Finland has joined its Scandinavian neighbors in committing to ambitious climate legislation.
Entering into force in 2015, Finland’s "Climate Change Act" sets a binding target of cutting emissions 80% by 2050, below 1990 levels (in line with what science requires). It includes a monitoring system that ensures medium-term and long-term goals are met.
Finland’s plan addresses everything from housing to traffic and agriculture, in addition to participating in the EU-wide cap-and-trade system.
Previously approved by government officials, "elevating it to the legislative level will ensure emissions reductions are planned and predictable," says the announcement.
"When the preparation of climate policy is done in an open democratic process, the opportunities for public participation also improve. For companies, predictable climate policy will create an excellent platform for identifying low-carbon solutions for emissions reduction. Bolstering the dialogue on research data and policy is also important," says Ville Niinistö, Minister of the Environment.
The UK passed similar legislation in 2008, and Denmark – with its world-leading target of 100% renewable energy by 2050 – raised its short-term goal for emissions cuts to 40% by 2020, from 1990 levels. Sweden is committed to eliminating fossil fuels to produce electricity by 2020 and gasoline cars by 2030. In 2009, Sweden launched the world’s first carbon label on foods and all state-owned companies are required to file annual sustainability reports. Norway‘s target is 68% renewables by 2020, and the world’s third-largest oil exporter, taxes income from oil to fund the transition to a green economy.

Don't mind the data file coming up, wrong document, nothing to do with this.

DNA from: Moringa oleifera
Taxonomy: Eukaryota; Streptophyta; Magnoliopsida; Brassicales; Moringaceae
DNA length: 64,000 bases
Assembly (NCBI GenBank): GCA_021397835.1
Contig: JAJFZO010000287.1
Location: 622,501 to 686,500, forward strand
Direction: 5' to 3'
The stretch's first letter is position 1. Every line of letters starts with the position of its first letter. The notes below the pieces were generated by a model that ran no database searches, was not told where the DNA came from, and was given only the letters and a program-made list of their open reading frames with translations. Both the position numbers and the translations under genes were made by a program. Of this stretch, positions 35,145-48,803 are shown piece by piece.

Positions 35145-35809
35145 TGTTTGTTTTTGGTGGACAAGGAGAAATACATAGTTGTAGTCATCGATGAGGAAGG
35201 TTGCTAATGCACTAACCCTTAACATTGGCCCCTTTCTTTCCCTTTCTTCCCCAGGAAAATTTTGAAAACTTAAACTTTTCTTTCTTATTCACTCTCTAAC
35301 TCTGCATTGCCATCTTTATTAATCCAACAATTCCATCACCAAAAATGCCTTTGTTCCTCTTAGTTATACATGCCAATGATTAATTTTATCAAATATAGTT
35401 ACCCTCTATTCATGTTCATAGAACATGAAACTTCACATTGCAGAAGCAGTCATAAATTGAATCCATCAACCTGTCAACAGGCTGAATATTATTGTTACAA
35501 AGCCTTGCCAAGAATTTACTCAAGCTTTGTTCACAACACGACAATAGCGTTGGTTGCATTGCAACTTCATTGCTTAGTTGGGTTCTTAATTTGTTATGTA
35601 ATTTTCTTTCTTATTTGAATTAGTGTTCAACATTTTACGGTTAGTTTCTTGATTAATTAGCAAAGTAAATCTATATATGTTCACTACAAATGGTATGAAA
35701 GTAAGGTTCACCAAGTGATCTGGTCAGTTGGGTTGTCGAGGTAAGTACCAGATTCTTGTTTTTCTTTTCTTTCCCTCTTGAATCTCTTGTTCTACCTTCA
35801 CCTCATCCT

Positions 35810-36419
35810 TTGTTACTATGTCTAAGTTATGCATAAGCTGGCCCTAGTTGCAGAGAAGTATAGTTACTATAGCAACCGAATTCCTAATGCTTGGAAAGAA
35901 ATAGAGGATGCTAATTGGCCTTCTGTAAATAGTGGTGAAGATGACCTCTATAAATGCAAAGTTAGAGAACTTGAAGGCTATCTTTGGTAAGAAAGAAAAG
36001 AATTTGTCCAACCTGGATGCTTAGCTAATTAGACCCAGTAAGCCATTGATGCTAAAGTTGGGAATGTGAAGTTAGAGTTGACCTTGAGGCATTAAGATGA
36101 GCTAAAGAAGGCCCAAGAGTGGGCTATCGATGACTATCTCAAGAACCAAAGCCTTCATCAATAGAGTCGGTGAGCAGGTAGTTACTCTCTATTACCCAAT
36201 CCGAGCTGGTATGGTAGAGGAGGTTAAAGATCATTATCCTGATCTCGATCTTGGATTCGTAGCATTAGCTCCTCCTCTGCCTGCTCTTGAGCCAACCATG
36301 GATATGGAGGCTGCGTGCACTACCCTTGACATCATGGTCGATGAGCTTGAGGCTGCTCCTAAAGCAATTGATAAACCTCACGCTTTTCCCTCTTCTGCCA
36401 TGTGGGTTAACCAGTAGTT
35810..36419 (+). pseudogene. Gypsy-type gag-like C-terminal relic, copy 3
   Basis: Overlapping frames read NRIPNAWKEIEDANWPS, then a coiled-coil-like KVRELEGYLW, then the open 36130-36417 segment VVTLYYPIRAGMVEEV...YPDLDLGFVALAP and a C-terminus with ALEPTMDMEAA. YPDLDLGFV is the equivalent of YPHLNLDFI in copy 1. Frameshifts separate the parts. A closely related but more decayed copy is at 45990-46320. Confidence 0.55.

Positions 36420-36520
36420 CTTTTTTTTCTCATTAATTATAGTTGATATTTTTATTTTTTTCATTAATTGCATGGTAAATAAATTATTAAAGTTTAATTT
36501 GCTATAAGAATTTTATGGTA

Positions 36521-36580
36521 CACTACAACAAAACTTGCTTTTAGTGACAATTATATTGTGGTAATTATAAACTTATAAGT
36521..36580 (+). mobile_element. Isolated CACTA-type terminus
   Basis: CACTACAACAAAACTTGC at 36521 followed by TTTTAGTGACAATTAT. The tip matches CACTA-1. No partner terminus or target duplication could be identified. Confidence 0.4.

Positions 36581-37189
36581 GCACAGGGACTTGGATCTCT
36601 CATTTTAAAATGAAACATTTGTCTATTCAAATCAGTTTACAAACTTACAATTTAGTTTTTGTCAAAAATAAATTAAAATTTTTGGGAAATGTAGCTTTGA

Early this year, the EU reassessed its climate targets, setting new binding targets of cutting emissions 40% (below 1990 levels) by 2030 while getting 30% of its energy from renewable energy and improving efficiency by 40%. The binding vote is waiting on Poland, which relies almost completely on coal for energy.
Similarly, climate legislation is being adopted across Latin America.
Since Mexico passed comprehensive climate legislation in 2012, a slew of countries are following: Guatemala, Honduras, Costa Rica, El Salvador, Colombia, Chile, Bolivia and Peru have either passed bills or are in the process of doing so.
Mexico’s law targets emissions cuts of 50% from 2000 levels by 2050 and 35% of electricity from renewable energy by 2024. It sets the stage for national cap-and-trade and includes goals for states to reverse deforestation.
These developments are giving people hope that a world treaty can finally – and desperately – be realized at the all-important UN Climate Summit in 2015, which takes place in Paris.
Peru hosts this year’s Climate Summit in December, the final steppingstone to Paris.
Read our article, Countries Finding New Ways to Address Climate Change.